Don’t panic!


Harland Accountants’ Deborah Edwards has some timely advice for businesses struggling under the media hype of economic doom and gloom

Regular readers will have seen our Budget comment in last month’s edition. General feedback from local business people was that we got the general sentiment surrounding the budget spot-on. Phew!

Budgets come and go, grabbing the headlines, yet in their wake leave a trail of lasting effect that can have a huge impact on the success and failure of small businesses in Cornwall, particularly in the thing that matters most… cash flow.

An increase in National Insurance and a top end suppression of the basic rate tax band coupled with reduced corporation tax rates begs the question regarding the merits of incorporation.

Or is the increase in the personal allowance too big a carrot to stick to your sole trade or partnership? To the untrained eye, it can be difficult to know exactly what to do for the best.

At the beginning of April, we received confirmation that the National Minimum Wage was going up to £6.08 from October 2011 for over 21’s. OK, so this won’t affect this summer’s seasonal workers but it will hit the pocket next season with margins already being squashed from the top down by consumer pressure to spend less.

Combined with the media hype that causes us to panic and tighten our purse strings, it can be tempting to shut up shop altogether and buy that round the world ticket. So, what do I recommend?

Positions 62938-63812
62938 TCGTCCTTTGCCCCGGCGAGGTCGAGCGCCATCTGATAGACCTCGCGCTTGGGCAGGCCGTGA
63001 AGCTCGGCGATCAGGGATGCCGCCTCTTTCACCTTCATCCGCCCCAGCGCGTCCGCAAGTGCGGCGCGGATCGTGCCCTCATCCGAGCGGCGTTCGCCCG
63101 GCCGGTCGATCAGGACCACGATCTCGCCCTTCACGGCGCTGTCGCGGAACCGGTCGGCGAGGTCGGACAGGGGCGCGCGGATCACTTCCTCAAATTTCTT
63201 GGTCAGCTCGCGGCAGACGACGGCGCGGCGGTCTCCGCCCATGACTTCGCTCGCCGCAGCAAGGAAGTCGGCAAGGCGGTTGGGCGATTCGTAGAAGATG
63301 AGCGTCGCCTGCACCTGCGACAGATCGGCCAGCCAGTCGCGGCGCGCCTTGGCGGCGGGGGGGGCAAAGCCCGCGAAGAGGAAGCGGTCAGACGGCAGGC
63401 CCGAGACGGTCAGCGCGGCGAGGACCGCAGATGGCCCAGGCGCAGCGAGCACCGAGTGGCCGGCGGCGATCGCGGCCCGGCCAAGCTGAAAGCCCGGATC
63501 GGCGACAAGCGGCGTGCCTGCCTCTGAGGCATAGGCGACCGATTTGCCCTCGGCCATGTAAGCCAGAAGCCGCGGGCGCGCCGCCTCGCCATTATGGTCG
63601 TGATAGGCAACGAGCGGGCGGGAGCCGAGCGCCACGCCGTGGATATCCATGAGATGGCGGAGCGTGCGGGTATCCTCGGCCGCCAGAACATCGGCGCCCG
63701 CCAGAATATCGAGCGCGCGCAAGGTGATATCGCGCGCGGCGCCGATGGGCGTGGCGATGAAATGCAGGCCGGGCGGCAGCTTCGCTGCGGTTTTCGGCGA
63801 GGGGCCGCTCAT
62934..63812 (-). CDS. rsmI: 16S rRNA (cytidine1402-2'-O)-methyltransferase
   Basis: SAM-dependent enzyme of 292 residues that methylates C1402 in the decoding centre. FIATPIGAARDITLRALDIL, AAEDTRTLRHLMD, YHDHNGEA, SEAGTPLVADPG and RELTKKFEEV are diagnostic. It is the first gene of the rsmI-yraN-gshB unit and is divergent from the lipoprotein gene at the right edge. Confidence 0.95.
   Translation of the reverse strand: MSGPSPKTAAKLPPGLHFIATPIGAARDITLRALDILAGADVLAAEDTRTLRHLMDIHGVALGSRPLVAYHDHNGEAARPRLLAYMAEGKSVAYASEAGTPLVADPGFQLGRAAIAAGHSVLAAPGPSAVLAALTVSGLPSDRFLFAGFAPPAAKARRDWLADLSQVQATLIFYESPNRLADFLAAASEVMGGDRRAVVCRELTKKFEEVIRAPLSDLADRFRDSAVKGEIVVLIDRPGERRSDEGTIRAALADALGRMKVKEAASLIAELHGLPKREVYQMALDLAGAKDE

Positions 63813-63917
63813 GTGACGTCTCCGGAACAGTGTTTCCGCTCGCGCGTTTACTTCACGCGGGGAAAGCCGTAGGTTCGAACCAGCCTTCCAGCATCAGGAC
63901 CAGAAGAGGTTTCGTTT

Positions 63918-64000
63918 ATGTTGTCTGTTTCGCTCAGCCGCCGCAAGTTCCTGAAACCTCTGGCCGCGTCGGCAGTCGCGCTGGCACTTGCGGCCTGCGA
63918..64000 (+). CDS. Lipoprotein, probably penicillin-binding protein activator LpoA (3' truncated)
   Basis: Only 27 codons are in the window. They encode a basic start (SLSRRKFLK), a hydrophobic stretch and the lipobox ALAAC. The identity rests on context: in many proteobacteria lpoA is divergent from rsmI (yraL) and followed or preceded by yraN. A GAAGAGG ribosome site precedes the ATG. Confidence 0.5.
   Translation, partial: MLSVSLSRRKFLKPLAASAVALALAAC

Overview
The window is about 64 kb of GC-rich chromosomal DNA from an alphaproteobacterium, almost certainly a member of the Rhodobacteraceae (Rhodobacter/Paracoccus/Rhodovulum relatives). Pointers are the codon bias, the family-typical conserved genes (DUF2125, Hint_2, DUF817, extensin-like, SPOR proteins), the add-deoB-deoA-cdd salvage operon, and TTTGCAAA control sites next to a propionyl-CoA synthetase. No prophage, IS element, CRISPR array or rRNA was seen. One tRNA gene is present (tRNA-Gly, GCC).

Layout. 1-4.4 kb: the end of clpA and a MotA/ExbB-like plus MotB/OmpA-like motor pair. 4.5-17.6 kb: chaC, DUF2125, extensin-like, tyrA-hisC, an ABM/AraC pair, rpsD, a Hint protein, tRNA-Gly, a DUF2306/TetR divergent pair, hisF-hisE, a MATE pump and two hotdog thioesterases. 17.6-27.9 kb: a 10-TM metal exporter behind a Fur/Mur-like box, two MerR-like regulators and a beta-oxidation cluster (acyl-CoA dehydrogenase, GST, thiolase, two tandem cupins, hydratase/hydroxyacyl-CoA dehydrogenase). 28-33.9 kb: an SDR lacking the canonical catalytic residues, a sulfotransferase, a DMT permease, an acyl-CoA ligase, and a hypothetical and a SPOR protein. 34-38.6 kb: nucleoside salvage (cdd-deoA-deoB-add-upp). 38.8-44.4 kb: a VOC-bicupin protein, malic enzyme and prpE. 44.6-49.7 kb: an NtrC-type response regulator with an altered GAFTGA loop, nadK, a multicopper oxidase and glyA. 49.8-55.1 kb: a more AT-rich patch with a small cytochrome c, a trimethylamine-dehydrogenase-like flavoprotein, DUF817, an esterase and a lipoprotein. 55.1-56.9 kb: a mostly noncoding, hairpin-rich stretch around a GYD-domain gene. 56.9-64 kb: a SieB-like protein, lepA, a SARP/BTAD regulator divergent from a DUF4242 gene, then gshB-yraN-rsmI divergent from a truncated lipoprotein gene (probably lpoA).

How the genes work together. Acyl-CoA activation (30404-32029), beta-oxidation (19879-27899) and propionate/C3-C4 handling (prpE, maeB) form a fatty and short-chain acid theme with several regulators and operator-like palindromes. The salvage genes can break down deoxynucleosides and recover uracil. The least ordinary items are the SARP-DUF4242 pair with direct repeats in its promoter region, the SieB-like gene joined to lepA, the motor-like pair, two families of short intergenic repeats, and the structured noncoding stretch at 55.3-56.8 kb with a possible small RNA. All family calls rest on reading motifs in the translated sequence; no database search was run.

Firstly, don’t panic! Plan in advance. Our local small businesses really are robust when it matters and have the flexibility to adapt to change quickly no matter what the market or the government throws at them.

It has been great to see many of our clients, whom we support with management accounts, actually bucking the trend because they are keeping a close eye on their figures. These businesses usually prepare detailed forecasts and can anticipate cash flow shortages or ad hoc expenditure. Be smart. Know your costs and know your margins and just as importantly, know that not every sale is worth your while.

Try to keep things local to stimulate the local economy and look to re-assess your supplier arrangements and negotiate in return for loyalty. Look at ways of doing things differently to attract new clientele. The phrase ‘if you always do what you’ve always done, you’ll always get what you’ve always got’ just doesn’t cut the mustard these days. Have a Plan B, if something isn’t working, be able to spot the signs and change tack.

Remember we’re all in this together. All our businesses are co-dependent on the existence and success of other businesses as suppliers and contractors. Unlike the Budget, we pride ourselves on delivering a partnership that goes beyond dipping in and out once or twice a year but creating a long lasting and supportive relationship with small businesses whom we are proud to call our clients.

To find out how we might be able to support your business call 08453 883 274 for an informal chat.

This article first appeared in the May 2011 issue of Business Cornwall magazine